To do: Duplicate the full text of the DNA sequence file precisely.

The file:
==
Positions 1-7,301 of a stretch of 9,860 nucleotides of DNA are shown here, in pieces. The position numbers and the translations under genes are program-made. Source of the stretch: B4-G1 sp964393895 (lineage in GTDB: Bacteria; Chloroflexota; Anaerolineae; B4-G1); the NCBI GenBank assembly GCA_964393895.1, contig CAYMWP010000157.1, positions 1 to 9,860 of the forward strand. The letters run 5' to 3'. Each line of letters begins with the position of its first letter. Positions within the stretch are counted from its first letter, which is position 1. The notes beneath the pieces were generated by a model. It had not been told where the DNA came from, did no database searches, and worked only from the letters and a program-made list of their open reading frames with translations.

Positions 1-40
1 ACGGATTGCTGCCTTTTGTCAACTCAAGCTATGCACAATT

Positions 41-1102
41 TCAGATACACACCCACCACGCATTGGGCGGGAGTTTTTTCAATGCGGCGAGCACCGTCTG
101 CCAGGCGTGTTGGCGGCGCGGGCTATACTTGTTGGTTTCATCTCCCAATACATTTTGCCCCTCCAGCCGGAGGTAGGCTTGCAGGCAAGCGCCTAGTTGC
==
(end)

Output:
Positions 1-7,301 of a stretch of 9,860 nucleotides of DNA are shown here, in pieces. The position numbers and the translations under genes are program-made. Source of the stretch: B4-G1 sp964393895 (lineage in GTDB: Bacteria; Chloroflexota; Anaerolineae; B4-G1); the NCBI GenBank assembly GCA_964393895.1, contig CAYMWP010000157.1, positions 1 to 9,860 of the forward strand. The letters run 5' to 3'. Each line of letters begins with the position of its first letter. Positions within the stretch are counted from its first letter, which is position 1. The notes beneath the pieces were generated by a model. It had not been told where the DNA came from, did no database searches, and worked only from the letters and a program-made list of their open reading frames with translations.

Positions 1-40
1 ACGGATTGCTGCCTTTTGTCAACTCAAGCTATGCACAATT

Positions 41-1102
41 TCAGATACACACCCACCACGCATTGGGCGGGAGTTTTTTCAATGCGGCGAGCACCGTCTG
101 CCAGGCGTGTTGGCGGCGCGGGCTATACTTGTTGGTTTCATCTCCCAATACATTTTGCCCCTCCAGCCGGAGGTAGGCTTGCAGGCAAGCGCCTAGTTGC